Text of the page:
"He split the rocks in the wilderness and made them drink, as from great floods. And He brought streams out of the rock, and caused waters to go down like rivers. Yet they sinned still more against Him, to provoke the Most High in the desert. And they tested God in their heart, by asking food for their souls. And they spoke against God, saying, Shall God be able to set a table in the wilderness? Behold! He struck the rock and the waters gushed out, and the torrents were overflowing. Can He also give bread? Will He provide flesh for His people? So Jehovah heard and He passed over, and a fire was kindled against Jacob, and also anger went up against Israel, because they did not believe in God and trusted not in His salvation. And He commanded the fine clouds above; and He opened the doors of the heavens; and He rained on them manna to eat; yea, He gave the grain of the heavens to them. Man ate the bread of the mighty; He sent them food to the full. He made an east wind blow in the heavens; and He led out the south wind by His power. Yea, He rained flesh on them like dust, and winged birds as the sand of the seas. And He made them fall amidst their camp, all around to their tents. They ate and were filled full; for their own lust He brought to them. They were not estranged from their lust; their food was still in their mouths, and God's wrath came on them and killed the fattest of them; and He struck down the choice ones of Israel" (Psalm 78:15-31).

God gives them water and they say can He provide bread? God provides bread (i.e., manna) and they say can He provide flesh? He provides flesh and strikes them dead in His wrath while the flesh was yet between their teeth:

"And the mixed multitude among them lusted with a great lust; and the sons of Israel also turned back and wept, and said, Who shall cause us to eat flesh? We remember the fish that we ate in Egypt for nothing; the cucumbers, and the melons, and the leeks, and the onions, and the garlic; and now our soul withers. There is nothing except this manna before our eyes. And the manna was like coriander seed, and its appearance like the appearance of bdellium resin gum. And the people went around and gathered it, and ground it in mills, or beat it in mortars, and boiled it in a pan, and made it into cakes. And its taste was like the taste of fresh oil. And when the dew came down on the camp by night, the manna came down on it. And Moses heard the people weeping by its families, each at the door of his tent; and the anger of Jehovah glowed exceedingly, and in the eyes of Moses it was evil…And a wind went forth from Jehovah and cut off quails from the sea, and let them fall by the camp, as a day's journey here, and as a day's journey there, all around the camp, and about two cubits above the face of the land. And the people rose up all that day, and all that night, and the day after, and gathered the quails; he who had least had gathered ten homers. And they spread them out for themselves around the camp. The flesh was yet between their teeth, it was not yet cut off, and the anger of Jehovah glowed among the people. And Jehovah struck among the people with a very great plague. And one called the name of that place, The Graves of Lust; for there they buried the people who lusted. From the Graves of Lust the people pulled up stakes to go to Hazeroth, and they remained in Hazeroth" (Numbers 11:4-10, 31-35).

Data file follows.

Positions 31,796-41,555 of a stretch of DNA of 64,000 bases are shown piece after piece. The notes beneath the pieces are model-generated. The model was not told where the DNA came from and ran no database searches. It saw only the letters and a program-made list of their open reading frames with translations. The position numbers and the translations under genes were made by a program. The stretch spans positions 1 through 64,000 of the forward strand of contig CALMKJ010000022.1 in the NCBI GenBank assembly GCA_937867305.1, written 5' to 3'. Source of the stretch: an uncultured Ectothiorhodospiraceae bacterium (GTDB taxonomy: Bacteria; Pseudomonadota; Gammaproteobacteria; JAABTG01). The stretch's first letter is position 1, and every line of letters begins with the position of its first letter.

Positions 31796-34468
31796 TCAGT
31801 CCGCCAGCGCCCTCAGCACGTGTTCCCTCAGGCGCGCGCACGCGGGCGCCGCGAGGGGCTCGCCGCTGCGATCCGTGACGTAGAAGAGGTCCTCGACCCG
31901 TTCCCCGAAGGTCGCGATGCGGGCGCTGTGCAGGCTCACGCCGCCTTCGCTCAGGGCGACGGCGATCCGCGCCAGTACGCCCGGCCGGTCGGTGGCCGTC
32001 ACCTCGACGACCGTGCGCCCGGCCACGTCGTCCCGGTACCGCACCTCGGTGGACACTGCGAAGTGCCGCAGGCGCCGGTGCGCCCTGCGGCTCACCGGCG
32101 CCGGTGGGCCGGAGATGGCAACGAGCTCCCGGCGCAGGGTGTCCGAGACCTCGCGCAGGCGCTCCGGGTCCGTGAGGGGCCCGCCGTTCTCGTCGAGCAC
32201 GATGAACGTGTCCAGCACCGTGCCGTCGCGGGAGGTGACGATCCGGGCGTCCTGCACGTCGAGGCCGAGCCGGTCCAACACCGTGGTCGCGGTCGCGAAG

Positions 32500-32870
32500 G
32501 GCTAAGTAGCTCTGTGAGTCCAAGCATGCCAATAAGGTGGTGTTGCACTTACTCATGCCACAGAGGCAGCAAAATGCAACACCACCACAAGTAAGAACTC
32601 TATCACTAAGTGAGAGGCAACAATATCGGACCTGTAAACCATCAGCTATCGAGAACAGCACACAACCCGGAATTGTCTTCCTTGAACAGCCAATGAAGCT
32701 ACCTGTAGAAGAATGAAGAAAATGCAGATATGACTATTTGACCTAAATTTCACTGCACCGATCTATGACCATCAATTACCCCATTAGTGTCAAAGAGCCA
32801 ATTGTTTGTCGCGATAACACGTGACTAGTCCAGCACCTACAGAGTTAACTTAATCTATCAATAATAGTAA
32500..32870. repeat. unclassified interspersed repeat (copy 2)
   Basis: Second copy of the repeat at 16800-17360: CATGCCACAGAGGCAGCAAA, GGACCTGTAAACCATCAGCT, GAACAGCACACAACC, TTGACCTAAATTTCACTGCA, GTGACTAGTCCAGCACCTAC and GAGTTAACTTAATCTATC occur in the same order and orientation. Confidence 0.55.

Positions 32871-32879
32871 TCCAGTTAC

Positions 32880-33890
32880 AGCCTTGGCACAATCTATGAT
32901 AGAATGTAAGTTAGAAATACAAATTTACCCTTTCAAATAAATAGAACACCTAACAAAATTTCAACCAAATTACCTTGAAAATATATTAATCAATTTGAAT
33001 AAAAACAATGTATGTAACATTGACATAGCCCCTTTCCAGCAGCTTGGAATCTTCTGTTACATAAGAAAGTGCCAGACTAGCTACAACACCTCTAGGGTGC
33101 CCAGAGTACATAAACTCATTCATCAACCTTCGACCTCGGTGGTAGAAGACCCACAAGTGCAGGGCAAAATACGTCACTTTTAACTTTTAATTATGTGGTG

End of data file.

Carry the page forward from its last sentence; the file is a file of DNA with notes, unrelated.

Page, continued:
In short, I think that "His people" are those who profess to believe in the true God of Israel but who later make shipwreck of this profession by observing the seeming "blessings" upon the rebellious wicked and so begin to reveal their discontent and contempt of His provision. Those wicked Israelites who exposed their rebellious attitude in Psalm 73:11 are equated with the other wicked persons in Psalm 73:9. The spiritual Israelites on the other hand do not stumble and realize that the "prosperous wicked" are being deliberately set in slippery places that they may be cast down to destruction (Psalm 73:18). Also, the aforecited Scripture passages (from Numbers 11, Psalm 78, and 1 Corinthians 10) are a good commentary or exposition on Psalm 73:1-12.

Now when we apply all of this to our modern-day situation, we see how many Calvinists who profess to have faith in the true God end up giving essential agreement in their theology with the irrelgious pagans. So, it is not only the atheists, agnostics, and Arminians who are "speaking against the heavens" (Psalm 73:9), it is also the Calvinists. All of them are heading the charge against the Lord and against His Anointed (Psalm 2:1-3) by their shameful mutiny. Machen is a case in point among these contumacious Calvinists. Machen's views embody and epitomize the views of most who are in the camp of conservative Calvinism, so to expose him is to expose all those who believe like him.